The art we saw was pretty overwhelming and mind boggling. Dia Beacon was off the charts in scale and in the scope of art in those humongous spaces. The Joseph Beuys sound room with huge rolls and stacks of felt was the highlight for my sound sensitive musician husband. He understood it immediately and hung out in there. My highlights were the extensive survey of John Chamberlain's steel sculptures - they looked like colorful abstract expressionist paintings come to life in 3D. There were installations by Robert Morris, Robert Smithson, and Louise Bourgeois, and many others. The place feels like a small city with skyscrapers - the space around and above me was almost too much. 

From Dia: Beacon we headed north to Mass MoCA in North Adams, Massachusetts. Our main goal was to see the work of Anselm Kiefer, my favorite living artist. I was rewarded with three enormous rooms of his work,  including The Women of the Revolution, created in 1992, comprised of more than twenty lead beds with photographs and wall text.  An unbelievable array of installation work by Nick Cave was the headliner when we were there, and I was awed by the work. One question he asked was "Are there Black people in heaven?" James Turrell's work took us to another world of ethereal light and space. We hung out there for a while in heaven. So many gourmet meals .... I was nourished with as much art as I could handle. Below are some random shots from Mass MoCA and Hudson NY.

Last but in no way least is THE ONE HOUSE PROJECT that I am involved in. The opening is Friday November 3 from 6-8:30 pm, and there are 3 more events scheduled. So far there are 223 artists who have created "ancestor panels," each one giving image and voice to an ancestor (or themselves) who has come to the United States from another country. The spread of countries and situations that brought the people here is pretty awesome, as is the variety and beauty of the individual works. You can see them here.  All are now installed, creating the One House structure in Touchstone Gallery here in DC. I will be leading a workshop on November 18 in which you can create your own panel to take home. Limited to 20. To sign up contact Ksenia Grishkova at 202-347-2787 or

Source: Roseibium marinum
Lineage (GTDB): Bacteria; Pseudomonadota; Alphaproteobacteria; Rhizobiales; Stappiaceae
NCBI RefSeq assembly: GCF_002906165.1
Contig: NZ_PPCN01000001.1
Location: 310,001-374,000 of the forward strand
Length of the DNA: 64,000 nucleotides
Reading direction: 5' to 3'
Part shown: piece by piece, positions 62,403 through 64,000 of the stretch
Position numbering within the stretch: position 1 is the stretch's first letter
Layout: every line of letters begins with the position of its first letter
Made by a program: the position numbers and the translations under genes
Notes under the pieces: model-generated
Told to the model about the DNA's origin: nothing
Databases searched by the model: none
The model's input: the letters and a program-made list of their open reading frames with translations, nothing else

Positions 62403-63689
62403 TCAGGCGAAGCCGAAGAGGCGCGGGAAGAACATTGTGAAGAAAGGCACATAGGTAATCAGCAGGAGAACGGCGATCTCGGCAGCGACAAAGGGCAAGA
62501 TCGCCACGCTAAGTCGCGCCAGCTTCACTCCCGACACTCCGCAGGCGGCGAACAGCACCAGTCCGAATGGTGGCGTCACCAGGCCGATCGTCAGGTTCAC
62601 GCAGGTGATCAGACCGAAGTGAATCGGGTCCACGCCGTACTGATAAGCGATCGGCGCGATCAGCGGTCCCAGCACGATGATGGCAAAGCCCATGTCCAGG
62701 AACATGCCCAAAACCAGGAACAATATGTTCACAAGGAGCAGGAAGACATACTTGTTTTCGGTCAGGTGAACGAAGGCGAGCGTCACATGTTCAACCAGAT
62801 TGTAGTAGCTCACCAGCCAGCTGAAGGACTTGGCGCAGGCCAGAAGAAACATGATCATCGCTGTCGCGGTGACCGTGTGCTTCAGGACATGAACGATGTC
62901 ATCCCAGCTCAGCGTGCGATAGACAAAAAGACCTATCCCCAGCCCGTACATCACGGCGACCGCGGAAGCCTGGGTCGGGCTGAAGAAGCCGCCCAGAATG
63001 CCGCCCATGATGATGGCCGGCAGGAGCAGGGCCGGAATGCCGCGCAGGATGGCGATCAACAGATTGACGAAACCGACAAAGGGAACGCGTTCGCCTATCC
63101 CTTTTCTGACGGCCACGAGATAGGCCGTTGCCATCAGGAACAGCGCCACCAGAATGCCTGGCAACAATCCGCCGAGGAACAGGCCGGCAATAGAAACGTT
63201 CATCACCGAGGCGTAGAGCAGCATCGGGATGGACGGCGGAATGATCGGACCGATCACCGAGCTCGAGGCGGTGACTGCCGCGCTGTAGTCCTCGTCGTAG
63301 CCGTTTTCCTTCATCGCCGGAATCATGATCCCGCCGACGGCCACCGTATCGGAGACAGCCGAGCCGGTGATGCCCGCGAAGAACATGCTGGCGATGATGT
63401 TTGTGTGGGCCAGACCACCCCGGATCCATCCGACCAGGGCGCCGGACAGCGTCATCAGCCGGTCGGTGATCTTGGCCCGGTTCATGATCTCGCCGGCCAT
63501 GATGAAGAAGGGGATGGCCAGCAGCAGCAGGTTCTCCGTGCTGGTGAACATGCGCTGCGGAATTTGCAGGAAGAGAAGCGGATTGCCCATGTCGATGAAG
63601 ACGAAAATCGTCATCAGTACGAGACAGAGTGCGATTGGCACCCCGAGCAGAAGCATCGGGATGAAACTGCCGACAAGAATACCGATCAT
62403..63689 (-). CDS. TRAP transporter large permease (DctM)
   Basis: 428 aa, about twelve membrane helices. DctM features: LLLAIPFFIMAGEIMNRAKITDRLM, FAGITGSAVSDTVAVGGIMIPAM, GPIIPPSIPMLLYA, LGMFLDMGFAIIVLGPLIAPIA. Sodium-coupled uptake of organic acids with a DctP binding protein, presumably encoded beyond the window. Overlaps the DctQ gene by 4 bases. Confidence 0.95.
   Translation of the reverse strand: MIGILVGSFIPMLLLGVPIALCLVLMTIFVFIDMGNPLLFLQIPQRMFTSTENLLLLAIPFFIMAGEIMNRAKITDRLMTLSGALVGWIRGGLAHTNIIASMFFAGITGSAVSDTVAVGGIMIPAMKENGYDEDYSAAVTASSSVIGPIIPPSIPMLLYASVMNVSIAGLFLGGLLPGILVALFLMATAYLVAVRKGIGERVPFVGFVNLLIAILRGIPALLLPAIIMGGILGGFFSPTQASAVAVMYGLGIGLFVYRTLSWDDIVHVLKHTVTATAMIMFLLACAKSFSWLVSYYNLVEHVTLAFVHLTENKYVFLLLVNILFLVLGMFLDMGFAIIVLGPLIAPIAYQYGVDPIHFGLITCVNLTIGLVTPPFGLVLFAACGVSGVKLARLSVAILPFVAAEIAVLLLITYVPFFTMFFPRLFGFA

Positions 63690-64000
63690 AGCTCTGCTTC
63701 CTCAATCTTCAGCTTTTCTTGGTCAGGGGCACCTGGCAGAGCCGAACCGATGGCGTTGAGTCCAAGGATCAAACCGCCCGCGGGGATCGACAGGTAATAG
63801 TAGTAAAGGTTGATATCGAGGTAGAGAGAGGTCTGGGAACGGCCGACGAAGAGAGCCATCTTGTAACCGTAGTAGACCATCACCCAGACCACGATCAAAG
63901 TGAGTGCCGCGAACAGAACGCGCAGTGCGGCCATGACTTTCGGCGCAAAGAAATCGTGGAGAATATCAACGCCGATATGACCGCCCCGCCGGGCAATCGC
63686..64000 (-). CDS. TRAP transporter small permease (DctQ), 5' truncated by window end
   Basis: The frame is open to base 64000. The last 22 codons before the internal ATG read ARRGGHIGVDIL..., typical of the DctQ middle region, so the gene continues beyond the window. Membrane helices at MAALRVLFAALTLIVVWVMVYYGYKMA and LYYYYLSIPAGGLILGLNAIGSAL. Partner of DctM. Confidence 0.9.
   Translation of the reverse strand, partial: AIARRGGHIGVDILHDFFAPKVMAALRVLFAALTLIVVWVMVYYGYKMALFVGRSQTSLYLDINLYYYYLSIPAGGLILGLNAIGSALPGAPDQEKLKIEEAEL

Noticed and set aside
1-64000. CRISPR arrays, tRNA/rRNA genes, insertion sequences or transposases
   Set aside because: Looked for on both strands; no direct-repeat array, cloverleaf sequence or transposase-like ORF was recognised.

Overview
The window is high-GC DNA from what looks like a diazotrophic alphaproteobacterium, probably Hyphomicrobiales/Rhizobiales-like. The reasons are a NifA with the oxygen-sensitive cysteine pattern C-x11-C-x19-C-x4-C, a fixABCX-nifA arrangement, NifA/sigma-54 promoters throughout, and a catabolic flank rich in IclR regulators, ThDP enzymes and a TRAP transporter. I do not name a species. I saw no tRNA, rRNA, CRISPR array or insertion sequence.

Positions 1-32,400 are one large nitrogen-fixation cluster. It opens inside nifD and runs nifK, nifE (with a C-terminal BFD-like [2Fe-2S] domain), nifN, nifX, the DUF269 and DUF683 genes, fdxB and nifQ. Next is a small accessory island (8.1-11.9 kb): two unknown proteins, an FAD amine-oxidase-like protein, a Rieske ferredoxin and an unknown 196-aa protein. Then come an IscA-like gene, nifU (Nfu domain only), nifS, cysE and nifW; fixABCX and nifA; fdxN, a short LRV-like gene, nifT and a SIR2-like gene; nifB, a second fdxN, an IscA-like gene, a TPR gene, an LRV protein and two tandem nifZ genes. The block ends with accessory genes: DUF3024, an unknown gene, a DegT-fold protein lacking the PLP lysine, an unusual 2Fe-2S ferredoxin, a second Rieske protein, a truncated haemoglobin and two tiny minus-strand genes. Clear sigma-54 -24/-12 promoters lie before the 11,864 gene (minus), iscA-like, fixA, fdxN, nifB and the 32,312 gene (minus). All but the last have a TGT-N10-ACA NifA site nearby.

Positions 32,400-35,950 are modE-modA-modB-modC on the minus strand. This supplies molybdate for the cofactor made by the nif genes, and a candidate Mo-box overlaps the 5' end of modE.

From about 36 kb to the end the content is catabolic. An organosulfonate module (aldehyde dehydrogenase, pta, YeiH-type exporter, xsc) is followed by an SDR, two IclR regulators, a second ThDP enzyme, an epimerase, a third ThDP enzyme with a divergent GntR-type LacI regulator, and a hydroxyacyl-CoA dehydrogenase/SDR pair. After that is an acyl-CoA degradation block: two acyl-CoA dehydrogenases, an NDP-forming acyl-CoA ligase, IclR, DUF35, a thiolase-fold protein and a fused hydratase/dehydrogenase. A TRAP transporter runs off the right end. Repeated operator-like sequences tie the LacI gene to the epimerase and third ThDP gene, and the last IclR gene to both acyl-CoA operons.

Touchstone is located at 901 New York Ave NW Washington DC 20001

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New Beginnings

By far the biggest change in my life this year has been the birth of our grandchild, Lowe Zadie Banner, who arrived on the morning of August 30. The epitome of a new beginning is the birth of a new baby! Being with her is miraculous. Actually having a child who then grows up and has a child - THAT is miraculous. Holding or looking at Lowe melts my heart, and opens me more to what it means to be part of our human family. Here are a few photos taken her first month of life. Grandma Marilyn and Grandpa Carl are ecstatic. Gabe and Michelle are loving and attentive parents, and deeply happy. Lots of love here.